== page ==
The law also states that militaries are to avoid attacking such installations so as not “to leave the civilian population with such inadequate food or water as to cause starvation or force its movement” (Protocol I, Article 54), while Article 56 of Protocol I and Article 15 of Protocol II prohibit attacks on infrastructure “containing dangerous forces” including explicitly “dams” and “dykes” if such attacks “may cause the release of dangerous forces and consequent severe losses among the civilian population.” On October 20, Ukrainian president Zelensky called for international observers at the Kakhovka Dam in Kherson, saying that Ukraine had evidence Russia had mined the dam and was prepared to blow it up, which would cause devastating flooding for 80 downstream towns and cities, disrupt the water supply for southern Ukraine, and potentially cut off critical cooling water for the Zaporizhzhia Nuclear Power Plant.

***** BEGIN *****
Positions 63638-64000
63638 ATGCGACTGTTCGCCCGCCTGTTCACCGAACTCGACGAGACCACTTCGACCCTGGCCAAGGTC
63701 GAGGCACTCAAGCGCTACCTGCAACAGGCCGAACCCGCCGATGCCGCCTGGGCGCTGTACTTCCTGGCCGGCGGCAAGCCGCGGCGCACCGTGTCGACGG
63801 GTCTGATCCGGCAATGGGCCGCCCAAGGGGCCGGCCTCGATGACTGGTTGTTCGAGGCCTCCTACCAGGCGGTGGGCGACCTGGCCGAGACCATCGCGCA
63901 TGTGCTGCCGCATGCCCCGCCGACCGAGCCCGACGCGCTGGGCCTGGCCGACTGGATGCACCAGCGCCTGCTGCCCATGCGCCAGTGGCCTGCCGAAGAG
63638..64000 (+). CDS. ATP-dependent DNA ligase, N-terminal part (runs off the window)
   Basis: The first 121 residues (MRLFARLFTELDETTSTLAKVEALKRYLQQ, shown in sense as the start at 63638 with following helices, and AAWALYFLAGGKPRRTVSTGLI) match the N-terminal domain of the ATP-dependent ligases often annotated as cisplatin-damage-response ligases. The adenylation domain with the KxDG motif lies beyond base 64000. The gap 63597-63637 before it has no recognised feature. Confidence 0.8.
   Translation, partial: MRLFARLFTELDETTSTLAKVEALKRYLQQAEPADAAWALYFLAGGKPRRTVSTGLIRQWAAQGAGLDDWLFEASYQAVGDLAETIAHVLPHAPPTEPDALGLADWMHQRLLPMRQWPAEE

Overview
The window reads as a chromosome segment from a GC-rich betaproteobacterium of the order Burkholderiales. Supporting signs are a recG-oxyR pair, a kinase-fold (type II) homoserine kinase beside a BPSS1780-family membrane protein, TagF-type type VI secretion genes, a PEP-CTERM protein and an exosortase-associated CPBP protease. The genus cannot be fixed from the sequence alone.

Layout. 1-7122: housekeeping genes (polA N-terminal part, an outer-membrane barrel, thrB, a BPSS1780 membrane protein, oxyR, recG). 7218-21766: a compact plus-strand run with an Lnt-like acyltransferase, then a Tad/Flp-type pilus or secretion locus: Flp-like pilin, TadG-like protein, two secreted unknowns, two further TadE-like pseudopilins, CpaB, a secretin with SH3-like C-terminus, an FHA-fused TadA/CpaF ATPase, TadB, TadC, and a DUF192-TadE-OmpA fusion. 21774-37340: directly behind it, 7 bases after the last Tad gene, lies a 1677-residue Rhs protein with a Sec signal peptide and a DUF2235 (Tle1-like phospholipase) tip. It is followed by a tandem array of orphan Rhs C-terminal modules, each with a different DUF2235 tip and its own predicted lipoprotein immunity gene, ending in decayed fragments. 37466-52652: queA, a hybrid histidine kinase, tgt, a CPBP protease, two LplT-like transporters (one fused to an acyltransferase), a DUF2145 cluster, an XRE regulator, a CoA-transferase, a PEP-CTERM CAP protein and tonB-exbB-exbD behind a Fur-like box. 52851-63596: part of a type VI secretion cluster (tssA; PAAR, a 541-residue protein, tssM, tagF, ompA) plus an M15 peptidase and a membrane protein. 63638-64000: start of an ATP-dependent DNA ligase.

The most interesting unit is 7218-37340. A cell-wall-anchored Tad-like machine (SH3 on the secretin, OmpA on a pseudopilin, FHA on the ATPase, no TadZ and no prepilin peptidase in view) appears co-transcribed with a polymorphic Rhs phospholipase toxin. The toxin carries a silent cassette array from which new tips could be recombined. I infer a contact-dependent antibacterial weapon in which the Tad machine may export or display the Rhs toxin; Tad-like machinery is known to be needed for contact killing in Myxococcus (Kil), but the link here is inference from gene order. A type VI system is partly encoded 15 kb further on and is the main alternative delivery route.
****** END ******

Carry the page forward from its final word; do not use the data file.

Information and data on the consequences of the war for civilians, the environment, and water resources continues to accrue, but the full cost is still unknown. I urge all parties to refrain from violating international laws protecting civilians and the environment, including especially the water resources and water infrastructure critical for protecting human health and wellbeing. And the international community must do its part to ensure these rights and resources are protected and violations and violators punished.
The Bulletin elevates expert voices above the noise. But as an independent, nonprofit media organization, our operations depend on the support of readers like you. Help us continue to deliver quality journalism that holds leaders accountable. Your support of our work at any level is important. In return, we promise our coverage will be understandable, influential, vigilant, solution-oriented, and fair-minded. Together we can make a difference.
Keywords: Russia-Ukraine, Ukraine, Ukraine conflict, Ukraine crisis, drinking water, environmental impacts of war, water, water crisis
Topics: Climate Change, Nuclear Energy